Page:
Commercial Surrogacy In Australia

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Why the law is contradictory and ineffective when it comes to overseas surrogacy- Altruistic surrogacy is diversely regulated by the states and territories, raising the issue of the interaction of those laws in international cases. Commercial surrogacy is prohibited in Australia, but is permitted in other countries. An increasing number of Australians exploit this difference by entering into commercial surrogacy agreements overseas, raising the question of the effect of such agreements in Australia. Suggesting that the well-meaning regulation of altruistic surrogacy and criminalisation of commercial surrogacy within Australia is likely to be ineffective in cross-border situations. Accordingly, suggests to reform the Australian law and endorses …show more content…

Cases of this kind emphasise the tension between two significant policy goals: the child’s best interests, which must dominate the court’s determination as to whether to grant parenting orders, and the prohibition of commercial surrogacy. The former, naturally, prevails. In every published case, the Family Court relied on the evidence tendered by the intended parents indicating the foreign birth mother’s consent to the applications, even where some of that evidence was quite concerning; the birth mother’s lack of interest in parenting the child;and the satisfactory nature of the parenting arrangements achieved under the agreement, in concluding that the best interests of the child were served by making the parenting orders.The earliest published international surrogacy case is Re Mark (an application relating to parental responsibilities). The facts are fairly typical. A couple from Victoria entered into a surrogacy contract under which a woman in California agreed to bear a child for them; the ovum was supplied by an anonymous woman, and one of the applicants provided the …show more content…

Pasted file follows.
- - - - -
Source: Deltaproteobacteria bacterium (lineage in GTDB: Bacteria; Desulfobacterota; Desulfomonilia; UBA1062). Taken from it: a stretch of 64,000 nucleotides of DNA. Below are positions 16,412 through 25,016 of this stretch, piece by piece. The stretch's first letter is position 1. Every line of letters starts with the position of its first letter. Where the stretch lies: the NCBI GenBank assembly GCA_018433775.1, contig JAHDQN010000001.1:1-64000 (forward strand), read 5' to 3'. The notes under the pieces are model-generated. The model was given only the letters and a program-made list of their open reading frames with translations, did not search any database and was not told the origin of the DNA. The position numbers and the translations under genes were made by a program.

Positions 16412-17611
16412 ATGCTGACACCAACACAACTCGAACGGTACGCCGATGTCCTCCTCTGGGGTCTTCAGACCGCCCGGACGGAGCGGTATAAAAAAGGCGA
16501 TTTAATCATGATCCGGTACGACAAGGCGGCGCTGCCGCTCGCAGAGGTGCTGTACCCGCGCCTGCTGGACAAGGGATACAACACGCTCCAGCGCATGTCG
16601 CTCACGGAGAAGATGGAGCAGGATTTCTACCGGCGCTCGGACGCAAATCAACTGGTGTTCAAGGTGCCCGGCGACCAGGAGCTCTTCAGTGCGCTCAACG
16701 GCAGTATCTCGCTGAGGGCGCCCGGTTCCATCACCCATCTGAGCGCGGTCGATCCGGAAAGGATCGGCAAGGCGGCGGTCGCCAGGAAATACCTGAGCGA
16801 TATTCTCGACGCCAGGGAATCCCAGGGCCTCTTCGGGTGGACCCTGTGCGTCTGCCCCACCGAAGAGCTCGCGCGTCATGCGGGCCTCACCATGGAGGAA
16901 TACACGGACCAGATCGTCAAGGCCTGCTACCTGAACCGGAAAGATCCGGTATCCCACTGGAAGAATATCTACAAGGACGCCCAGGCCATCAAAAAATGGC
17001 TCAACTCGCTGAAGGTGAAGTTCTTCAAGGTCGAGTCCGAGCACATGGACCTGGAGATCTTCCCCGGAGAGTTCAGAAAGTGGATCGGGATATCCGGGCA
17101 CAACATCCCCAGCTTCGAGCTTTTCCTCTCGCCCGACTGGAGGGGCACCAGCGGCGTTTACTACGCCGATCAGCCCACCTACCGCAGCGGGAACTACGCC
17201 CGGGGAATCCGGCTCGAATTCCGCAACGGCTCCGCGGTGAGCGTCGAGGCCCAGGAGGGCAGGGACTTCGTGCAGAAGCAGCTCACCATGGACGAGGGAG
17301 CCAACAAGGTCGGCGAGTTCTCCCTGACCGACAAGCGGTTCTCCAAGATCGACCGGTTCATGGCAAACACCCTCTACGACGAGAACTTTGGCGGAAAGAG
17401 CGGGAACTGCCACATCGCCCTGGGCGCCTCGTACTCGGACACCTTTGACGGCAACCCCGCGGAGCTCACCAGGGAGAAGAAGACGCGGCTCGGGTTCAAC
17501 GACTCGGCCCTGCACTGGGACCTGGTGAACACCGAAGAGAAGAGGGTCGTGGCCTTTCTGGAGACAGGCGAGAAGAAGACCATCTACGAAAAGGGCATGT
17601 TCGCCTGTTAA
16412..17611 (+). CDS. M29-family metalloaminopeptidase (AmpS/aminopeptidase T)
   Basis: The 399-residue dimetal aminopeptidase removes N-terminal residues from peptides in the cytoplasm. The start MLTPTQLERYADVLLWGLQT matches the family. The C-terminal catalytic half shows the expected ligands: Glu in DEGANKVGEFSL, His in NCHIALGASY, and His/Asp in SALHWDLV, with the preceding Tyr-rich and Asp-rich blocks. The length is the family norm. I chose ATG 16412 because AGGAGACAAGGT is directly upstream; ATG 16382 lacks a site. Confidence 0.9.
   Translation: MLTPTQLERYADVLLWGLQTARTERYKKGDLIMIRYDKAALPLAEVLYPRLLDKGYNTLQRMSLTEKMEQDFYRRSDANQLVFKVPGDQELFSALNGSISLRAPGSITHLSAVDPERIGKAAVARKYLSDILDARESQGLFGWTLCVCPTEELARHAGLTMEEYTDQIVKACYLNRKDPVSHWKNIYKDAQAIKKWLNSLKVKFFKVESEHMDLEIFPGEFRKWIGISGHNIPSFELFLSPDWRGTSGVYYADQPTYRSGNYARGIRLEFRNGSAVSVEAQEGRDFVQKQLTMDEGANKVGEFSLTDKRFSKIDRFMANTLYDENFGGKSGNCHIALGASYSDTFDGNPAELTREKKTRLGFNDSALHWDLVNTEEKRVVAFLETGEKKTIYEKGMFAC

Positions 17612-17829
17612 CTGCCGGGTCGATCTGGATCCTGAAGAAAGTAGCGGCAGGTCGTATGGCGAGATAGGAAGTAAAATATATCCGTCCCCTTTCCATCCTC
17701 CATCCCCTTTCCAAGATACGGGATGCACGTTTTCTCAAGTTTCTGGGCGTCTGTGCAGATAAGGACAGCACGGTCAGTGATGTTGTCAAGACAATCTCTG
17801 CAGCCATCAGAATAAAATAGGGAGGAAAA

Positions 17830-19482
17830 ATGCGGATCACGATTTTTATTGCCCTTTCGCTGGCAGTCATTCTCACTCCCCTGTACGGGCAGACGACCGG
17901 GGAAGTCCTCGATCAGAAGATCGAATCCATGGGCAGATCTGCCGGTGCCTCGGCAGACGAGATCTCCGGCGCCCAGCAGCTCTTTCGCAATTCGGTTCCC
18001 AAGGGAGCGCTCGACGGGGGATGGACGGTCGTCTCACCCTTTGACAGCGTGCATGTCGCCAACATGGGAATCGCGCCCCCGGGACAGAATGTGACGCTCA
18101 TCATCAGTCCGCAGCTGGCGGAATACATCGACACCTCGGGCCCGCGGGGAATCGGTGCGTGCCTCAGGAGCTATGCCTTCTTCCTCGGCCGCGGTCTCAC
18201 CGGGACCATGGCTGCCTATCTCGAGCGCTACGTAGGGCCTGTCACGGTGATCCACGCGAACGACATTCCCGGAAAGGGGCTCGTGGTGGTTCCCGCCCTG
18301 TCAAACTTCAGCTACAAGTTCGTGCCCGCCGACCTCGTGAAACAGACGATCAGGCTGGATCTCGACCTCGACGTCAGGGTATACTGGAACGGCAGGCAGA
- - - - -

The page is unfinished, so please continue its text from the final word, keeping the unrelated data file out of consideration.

The effect of the surrogacy agreement is fascinating. Brown J insisted that ‘it is the Family Law Act that governs this case, not the provisions of the surrogate agreement’. But the significant factor of the birth mother’s lack of objection to the application was consistent with her obligations under the agreement. The result of the litigation was consistent with the outcome which the parties attempted to secure by their agreement. The effect on the state’s criminal prohibition of commercial surrogacy was regarded as irrelevant, even though Brown J noted that a dominant explanation for the intending parents’ decision to enter into a surrogacy agreement in California was that ‘such an agreement would be illegal in Victoria’. Without explanation, her Honour held that the illegality of the agreement was not a relevant consideration. There is now a significant number of recent cases which are similar to Re Mark, although from these cases it appears that Thailand has become a popular destination for Australian intended

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